queen bees

2011 is a year for white queens

The colorful spot you sometimes see on a queen’s thorax is actually a code. The color denotes the year of the queen’s birth. So with a just a quick look, you can tell how old she is. The International Color Chart works like this:

Years ending in 0 or 5 are blue.

Years ending in 1 or 6 are white.

Years ending in 2 or 7 are yellow.

Years ending in 3 or 8 are red.

Years ending in 4 or 9 are green.

Since queens normally live just a year or two, the color chart repeats every five years. Besides dating her, the bright paint spots makes it much, much easier to find her majesty among the tens of thousands of workers and drones.


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  • Starting next year I will use this color convention for marking (i.e. dating) my mason bee tubes. I’ve been color marking for years to track each year, but up until now have used my own sort of random convention.

  • Hi, Rusty.

    I installed two packages of bees in 2017. They swarmed that year, possibly more than once. The swarms I captured in 2017 might have swarmed again that year, seeing as how I started the winter of 2017 with five hives (plus a swarm I gave to another beekeeper), and lost two hives over the winter. In 2018 I caught several swarms (and lost at least one), combined a couple of queenless hives with queen-right hives, and started this winter with six hives. Over this time none of my queens were marked. I might have some two-year-old queens (from 2017) and some one-year-old queens (from 2018), but have lost track of who is who. I’d like to mark my queens this spring. Should I use yellow (2017), red (2018) or green (2019)?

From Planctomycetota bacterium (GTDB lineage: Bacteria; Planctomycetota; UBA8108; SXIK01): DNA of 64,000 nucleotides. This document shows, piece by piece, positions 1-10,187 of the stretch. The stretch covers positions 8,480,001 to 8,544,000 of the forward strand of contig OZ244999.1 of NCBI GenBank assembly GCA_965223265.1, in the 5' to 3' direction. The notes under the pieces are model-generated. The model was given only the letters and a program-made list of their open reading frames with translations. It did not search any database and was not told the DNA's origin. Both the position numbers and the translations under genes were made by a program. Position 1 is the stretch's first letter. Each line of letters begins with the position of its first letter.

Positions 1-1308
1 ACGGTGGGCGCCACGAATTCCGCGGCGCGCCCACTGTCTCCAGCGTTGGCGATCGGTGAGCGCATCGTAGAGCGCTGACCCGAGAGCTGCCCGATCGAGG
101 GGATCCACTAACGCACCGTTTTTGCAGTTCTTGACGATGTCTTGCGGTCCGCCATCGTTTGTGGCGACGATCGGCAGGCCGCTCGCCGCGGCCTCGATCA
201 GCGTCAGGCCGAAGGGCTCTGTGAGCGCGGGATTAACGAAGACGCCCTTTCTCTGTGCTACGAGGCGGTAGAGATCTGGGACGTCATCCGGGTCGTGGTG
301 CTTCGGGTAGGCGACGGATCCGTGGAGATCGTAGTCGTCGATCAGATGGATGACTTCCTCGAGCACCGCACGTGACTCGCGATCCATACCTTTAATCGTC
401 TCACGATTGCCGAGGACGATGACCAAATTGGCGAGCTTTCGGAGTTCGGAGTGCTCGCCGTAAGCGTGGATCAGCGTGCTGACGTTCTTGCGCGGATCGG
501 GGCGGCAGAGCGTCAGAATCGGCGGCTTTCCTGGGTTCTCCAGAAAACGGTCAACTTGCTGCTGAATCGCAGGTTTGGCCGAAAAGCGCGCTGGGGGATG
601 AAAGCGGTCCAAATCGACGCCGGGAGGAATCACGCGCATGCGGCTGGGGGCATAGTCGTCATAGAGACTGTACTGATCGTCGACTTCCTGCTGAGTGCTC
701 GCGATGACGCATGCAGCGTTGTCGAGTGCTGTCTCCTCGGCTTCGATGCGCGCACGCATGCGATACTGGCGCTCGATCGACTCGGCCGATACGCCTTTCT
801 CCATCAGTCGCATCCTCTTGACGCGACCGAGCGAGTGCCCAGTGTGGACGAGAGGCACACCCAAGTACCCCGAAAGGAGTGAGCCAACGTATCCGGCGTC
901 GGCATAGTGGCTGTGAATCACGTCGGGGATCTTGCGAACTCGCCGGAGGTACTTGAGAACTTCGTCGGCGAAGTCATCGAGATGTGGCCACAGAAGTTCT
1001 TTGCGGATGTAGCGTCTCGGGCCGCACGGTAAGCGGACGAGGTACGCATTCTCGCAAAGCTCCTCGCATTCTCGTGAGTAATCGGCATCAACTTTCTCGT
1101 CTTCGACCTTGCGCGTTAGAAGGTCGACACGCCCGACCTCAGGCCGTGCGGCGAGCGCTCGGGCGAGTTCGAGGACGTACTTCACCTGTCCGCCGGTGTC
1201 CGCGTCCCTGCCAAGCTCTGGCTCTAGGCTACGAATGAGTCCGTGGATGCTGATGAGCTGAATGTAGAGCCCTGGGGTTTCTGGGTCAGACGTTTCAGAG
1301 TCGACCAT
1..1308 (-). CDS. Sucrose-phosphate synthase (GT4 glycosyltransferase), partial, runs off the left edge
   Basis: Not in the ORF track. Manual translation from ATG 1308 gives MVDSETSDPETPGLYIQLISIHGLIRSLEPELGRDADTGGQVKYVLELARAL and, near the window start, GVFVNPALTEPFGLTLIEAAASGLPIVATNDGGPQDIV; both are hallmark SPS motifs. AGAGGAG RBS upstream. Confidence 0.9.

• Rick,

      Why don’t you use an entirely different color (like purple) for all the unknown queens, and use the regular colors beginning now.

  • Thanks, Rusty. I think I’ll mix my 2017 color (yellow) and 2018 color (red) and mark my unknown queens orange. I’ll try to find and mark them this spring before new queens are reared.